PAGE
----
Sgt. O’Brien had been a tank commander on Saipan, in the South Pacific.  He came home with war memories, shrapnel wounds and a purple heart.

In the late 1950s, at a conference on one of the Penn State campuses, he met Ross Lehman, another coal-cracker and wounded World War II veteran who also came home with a purple heart. A member of a bomber crew, he had lost a leg when his plane was shot down near Vienna, Austria.

“From then on,” says Harriet, “they saw each other all the time.”  Both were witty raconteurs and enjoyed breaking into song. “They loved to sing Penn State songs and other songs,” she says.

The two couples became close friends, and Ross and Katey Lehman heard, many times, Pat’s reference to this “happy valley” where he and his family had relocated.

That friendship, research shows, gave birth to Happy Valley, the geographical euphemism.

Ross, executive director of the Penn State Alumni Association, and writer/homemaker Katey wrote a Monday through Friday hearth & fireside column for the Centre Daily Times. A prominent CDT column, it was printed on page four, the editorial page, and just about everybody read it.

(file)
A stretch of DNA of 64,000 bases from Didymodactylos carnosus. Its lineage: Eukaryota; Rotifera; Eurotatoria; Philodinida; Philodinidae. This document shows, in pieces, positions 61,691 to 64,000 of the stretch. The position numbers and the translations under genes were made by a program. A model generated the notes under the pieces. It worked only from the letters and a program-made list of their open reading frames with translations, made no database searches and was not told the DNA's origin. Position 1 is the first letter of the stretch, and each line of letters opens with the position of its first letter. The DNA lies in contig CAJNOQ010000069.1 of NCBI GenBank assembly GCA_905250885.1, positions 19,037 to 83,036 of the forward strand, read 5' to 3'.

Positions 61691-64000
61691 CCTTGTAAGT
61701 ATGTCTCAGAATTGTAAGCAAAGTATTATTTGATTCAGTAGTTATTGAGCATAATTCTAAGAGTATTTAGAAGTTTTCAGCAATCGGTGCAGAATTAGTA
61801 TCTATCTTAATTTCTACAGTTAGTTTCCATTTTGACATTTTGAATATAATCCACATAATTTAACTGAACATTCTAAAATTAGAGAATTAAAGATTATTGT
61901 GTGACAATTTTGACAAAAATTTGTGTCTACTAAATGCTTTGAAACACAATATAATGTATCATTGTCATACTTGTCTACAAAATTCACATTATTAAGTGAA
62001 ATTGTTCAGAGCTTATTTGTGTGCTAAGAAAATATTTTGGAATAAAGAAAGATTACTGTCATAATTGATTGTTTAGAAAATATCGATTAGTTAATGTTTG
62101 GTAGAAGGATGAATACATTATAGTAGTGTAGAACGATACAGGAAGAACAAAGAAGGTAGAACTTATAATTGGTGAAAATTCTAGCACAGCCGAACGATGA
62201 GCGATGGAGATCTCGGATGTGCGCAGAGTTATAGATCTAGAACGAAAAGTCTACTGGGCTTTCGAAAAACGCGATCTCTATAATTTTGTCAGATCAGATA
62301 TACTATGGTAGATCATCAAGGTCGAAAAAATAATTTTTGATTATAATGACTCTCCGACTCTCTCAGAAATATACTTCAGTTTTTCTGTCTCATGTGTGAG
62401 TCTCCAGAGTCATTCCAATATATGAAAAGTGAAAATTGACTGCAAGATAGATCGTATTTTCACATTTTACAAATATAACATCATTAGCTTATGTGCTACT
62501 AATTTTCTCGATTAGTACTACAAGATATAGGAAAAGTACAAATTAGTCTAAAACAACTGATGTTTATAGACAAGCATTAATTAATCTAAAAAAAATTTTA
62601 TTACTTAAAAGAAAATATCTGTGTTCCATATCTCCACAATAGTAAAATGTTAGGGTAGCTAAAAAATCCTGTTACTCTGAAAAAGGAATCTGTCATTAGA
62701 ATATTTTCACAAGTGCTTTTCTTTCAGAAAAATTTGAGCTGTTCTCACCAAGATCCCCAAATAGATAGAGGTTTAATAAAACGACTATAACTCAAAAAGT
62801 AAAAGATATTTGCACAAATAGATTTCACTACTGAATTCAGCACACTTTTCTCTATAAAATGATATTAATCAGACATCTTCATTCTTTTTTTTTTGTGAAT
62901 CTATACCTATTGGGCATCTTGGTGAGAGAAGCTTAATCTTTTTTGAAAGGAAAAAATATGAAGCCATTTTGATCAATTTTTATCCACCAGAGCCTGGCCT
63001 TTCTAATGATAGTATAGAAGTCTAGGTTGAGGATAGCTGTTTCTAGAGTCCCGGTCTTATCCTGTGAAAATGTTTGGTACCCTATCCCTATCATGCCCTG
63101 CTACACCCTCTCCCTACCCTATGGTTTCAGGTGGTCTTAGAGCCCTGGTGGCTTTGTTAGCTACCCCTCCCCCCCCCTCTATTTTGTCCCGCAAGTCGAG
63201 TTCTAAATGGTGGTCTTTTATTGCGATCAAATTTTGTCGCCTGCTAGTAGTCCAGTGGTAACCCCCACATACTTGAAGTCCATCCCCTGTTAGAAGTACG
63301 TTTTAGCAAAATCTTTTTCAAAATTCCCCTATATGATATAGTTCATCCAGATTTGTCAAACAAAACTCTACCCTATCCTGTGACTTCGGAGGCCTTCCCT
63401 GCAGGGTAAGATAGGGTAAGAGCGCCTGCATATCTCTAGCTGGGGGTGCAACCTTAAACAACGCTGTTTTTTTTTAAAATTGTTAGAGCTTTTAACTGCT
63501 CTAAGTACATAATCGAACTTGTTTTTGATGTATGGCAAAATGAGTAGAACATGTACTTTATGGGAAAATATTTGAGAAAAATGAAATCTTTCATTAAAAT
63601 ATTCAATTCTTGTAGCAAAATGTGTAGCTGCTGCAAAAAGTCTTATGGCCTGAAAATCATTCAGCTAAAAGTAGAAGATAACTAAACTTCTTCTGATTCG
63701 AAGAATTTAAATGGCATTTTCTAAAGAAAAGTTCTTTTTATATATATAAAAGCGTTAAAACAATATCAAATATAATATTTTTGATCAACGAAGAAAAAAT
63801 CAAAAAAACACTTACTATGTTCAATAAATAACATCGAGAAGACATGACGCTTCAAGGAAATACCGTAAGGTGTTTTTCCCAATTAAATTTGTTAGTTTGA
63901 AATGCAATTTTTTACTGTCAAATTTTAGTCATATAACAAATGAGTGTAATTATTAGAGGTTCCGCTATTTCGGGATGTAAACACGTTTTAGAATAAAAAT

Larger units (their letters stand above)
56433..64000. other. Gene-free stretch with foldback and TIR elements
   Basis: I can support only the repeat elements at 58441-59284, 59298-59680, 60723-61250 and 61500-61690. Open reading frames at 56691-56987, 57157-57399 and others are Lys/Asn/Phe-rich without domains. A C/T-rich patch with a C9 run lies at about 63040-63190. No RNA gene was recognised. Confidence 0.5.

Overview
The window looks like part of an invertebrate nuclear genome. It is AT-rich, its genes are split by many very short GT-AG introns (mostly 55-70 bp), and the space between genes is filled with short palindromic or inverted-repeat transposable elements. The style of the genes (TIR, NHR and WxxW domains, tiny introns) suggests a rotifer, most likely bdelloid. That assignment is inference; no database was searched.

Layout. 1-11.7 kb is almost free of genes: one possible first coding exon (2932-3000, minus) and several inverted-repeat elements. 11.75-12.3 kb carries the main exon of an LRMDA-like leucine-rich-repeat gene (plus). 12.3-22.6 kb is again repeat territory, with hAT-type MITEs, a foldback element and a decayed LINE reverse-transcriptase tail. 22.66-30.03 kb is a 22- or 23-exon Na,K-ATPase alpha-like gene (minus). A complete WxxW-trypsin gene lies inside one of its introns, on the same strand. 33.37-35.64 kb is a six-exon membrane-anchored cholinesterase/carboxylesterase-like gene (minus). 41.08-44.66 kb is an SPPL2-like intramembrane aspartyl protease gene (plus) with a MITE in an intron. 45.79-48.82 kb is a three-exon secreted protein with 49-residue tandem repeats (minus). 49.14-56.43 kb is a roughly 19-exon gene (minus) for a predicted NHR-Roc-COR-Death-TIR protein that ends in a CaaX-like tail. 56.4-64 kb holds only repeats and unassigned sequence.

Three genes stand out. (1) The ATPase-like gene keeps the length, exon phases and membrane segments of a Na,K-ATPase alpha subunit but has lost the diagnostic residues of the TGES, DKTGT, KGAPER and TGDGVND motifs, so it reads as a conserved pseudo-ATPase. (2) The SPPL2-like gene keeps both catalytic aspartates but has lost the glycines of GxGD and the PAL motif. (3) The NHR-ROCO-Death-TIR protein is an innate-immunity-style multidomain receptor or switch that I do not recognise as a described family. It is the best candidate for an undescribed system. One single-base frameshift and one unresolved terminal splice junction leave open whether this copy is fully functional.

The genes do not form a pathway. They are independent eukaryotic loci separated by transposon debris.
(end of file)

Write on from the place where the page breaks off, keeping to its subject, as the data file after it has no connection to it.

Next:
From spring of 1954 to autumn of 1980, their somewhat alternating “Open House” columns (Katey wrote most of them) shared warm and often wry snapshots of family life with musings on their small-town landscape. A Happy Valley reference therein was a perfect fit, and Katey fitted it into several of her columns.

In one such mention, her November 27, 1963, “letter” to her out-of-town husband, she wrote:

“My dear old hitch-hiker, your dog Sam, even though he loves Happy Valley, is apparently not completely housebroken.  Therefore, please hitch-hike home soon.  Sam listens to you better than he does to me. Please remember to look respectable but fairly pathetic when you’re hitching that ride home.  I’ve spent most of your money — except a little for soup and our Thanksgiving dinner.”

In a spring column – June 25, 1962 – she tells us, in a contemplative piece headlined “Happy Valley And Jet Age,” that Ross mistook a clap of thunder for the sound of an overhead jet. Questioning his hearing ability, Katey continues on and informs readers that, as a child,  “The first time I heard a jet breaking the sound barrier over Hort Woods, I knew very well that it wasn’t thunder, but having never heard it before, I had to think for a minute before I realized that even our happy little valley is subject to the jet age.”